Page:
West River ENT & Allergy

Important Things to Know for Sending a Child with Food Allergies Back to School

It’s back to school time! As a parent, you have a lot to do as you prepare your child for the school year. You may need to purchase school supplies and new clothes, get your child ready for their school schedule, and help them with their homework. If your child has food allergies, you have some additional items on your back-toschool to-do list.

What are food allergies?

Food allergies occur when the body’s immune system has an allergic reaction to particular food proteins. An easy way to think about this is that the body overreacts to something that is not harmful (a food) and treats it as though it is a threat to your health. There are eight common food allergies that account for 90 percent of all food allergies. These are allergies to milk, eggs, tree nuts, peanuts, wheat, soybeans, fish, and crustaceans.

Food allergies can appear at any time throughout life. Some people are allergic to a food from infancy, while other people develop the allergy later in life.

What are the symptoms of a food allergy?
The most common symptoms of a food allergy are:

  • Itching or tingling in the mouth
  • Hives
  • Eczema
  • Facial swelling
  • Redness
  • Dizziness
  • Wheezing
  • Difficulty breathing

If your child experiences any symptoms when eating a certain food, it is important that they see an allergist. The allergist will be able to conduct testing to diagnose any food allergies. In addition, an allergy specialist can recommend treatment for the food allergy. For most food allergies, avoiding the food you are allergic to is the best way to prevent an allergic reaction. Your allergist can also determine whether medications like antihistamines or an epinephrine injector are necessary.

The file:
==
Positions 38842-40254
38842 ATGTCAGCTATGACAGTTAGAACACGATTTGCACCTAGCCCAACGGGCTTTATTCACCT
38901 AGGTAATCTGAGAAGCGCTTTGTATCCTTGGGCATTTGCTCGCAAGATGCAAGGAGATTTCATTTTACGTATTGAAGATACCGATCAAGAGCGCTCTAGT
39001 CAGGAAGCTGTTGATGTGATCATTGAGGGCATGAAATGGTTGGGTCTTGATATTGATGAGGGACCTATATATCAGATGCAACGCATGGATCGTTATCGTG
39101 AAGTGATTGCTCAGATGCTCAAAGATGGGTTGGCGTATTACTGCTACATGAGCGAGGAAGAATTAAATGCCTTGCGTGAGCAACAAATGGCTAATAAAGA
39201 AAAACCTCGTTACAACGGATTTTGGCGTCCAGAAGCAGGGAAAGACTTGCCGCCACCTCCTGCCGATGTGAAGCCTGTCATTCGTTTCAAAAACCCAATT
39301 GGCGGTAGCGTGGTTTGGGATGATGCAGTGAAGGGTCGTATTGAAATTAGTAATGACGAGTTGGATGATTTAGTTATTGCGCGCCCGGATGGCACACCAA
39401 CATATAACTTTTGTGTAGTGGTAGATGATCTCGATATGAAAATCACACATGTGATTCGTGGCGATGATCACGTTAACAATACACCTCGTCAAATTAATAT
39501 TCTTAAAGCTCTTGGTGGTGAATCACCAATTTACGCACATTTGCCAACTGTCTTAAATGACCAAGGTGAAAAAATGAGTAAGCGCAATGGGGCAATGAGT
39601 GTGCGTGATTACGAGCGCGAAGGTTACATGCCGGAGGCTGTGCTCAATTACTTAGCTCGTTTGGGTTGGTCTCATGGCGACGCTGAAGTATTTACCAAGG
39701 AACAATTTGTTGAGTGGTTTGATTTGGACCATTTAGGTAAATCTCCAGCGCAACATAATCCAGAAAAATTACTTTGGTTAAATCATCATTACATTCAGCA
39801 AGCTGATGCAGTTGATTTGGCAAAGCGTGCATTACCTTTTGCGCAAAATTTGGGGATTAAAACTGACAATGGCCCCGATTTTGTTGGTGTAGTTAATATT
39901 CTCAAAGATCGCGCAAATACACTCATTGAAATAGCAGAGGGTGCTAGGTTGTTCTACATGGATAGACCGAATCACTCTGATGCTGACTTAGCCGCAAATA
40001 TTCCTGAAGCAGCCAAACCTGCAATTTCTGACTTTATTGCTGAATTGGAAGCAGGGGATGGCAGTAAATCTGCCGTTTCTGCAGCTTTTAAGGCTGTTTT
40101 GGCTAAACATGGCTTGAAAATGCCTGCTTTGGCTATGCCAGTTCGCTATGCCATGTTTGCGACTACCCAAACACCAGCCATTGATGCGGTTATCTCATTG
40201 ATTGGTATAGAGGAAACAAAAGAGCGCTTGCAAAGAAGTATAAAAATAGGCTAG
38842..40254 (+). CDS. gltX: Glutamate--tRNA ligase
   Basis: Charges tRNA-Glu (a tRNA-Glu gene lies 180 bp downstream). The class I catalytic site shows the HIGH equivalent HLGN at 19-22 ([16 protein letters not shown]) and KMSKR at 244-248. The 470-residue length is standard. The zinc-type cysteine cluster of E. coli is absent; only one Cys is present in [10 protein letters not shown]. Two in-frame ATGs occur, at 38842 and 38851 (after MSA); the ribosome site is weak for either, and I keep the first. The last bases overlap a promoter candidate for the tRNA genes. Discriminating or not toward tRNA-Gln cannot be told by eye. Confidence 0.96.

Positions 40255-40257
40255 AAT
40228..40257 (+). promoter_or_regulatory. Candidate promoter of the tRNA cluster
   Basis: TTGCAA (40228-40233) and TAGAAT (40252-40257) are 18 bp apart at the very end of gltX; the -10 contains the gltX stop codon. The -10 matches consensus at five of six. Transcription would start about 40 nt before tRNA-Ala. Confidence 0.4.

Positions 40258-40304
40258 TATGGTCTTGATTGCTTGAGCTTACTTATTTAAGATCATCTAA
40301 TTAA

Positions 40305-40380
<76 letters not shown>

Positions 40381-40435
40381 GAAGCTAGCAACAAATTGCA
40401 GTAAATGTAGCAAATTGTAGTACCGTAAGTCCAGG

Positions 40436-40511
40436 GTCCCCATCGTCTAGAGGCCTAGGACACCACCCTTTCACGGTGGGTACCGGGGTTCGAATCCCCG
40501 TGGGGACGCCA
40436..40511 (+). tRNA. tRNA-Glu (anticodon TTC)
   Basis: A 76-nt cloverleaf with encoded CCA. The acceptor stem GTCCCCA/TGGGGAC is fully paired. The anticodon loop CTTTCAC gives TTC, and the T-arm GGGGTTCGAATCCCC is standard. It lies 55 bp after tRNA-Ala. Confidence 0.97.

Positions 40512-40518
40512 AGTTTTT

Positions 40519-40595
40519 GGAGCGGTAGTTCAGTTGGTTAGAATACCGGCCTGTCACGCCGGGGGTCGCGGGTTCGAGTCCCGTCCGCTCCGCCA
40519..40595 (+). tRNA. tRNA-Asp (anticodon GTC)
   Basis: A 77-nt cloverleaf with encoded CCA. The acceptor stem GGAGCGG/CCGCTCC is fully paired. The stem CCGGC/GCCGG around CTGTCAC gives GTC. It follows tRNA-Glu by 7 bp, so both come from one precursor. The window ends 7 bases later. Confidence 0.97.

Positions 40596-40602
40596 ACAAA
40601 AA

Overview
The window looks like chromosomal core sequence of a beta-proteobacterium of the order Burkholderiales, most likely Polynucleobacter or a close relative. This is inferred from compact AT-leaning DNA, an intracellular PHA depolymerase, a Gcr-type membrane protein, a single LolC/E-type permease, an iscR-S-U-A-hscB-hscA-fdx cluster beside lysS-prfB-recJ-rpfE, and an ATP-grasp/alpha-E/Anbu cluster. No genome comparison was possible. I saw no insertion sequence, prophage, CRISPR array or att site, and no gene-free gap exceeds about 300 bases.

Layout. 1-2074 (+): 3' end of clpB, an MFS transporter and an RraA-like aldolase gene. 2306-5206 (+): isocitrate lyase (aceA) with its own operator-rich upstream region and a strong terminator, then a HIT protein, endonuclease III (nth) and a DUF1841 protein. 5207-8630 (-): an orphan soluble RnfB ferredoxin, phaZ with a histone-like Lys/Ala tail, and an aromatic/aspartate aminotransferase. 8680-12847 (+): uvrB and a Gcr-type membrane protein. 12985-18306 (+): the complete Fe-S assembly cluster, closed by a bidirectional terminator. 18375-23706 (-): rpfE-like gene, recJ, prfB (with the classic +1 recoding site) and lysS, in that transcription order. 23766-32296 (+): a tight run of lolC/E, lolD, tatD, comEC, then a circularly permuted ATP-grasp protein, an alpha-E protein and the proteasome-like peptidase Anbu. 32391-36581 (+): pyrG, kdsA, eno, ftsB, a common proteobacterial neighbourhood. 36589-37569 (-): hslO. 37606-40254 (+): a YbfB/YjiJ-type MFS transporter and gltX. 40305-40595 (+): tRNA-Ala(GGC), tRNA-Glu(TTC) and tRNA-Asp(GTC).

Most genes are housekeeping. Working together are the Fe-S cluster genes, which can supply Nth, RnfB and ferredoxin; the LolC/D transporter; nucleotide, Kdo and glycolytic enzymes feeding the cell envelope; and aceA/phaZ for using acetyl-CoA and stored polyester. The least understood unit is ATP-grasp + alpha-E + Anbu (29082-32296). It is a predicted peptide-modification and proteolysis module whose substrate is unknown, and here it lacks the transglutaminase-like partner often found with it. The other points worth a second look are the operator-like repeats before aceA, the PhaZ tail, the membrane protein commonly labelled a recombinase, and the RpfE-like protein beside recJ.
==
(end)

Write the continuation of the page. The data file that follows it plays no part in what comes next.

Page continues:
How can I prepare my child with food allergies to go back to school?

Here are a few things you need to know about sending your child with food allergies back to school:

  • Make sure your child is aware of their food allergy. Teach your child what to say when they are given food and how to check food ingredient labels. This can help your child feel safer and more confident in handling their food allergy. In addition, teach your child what to do if they notice symptoms of their food allergy, especially if they have a prescription for allergy medication or an epinephrine injector.
  • When making lunch for your child to take to school, make sure to prepare it in an area away from foods they are allergic to. This helps to prevent cross-contamination.
  • Create a network of people who know about your child’s food allergy, including teachers and friends. Educate them on what food your child is allergic to, what their allergic symptoms are, and what they should do if your child has an allergic reaction.

Sending a child with food allergies to school can cause worry, but by following these steps, you can help to keep them safe and healthy. If you would like to learn more about preparing your child with food allergies to go back to school, or if you think your child might have a food allergy, we invite you to contact us today at West River ENT & Allergy.

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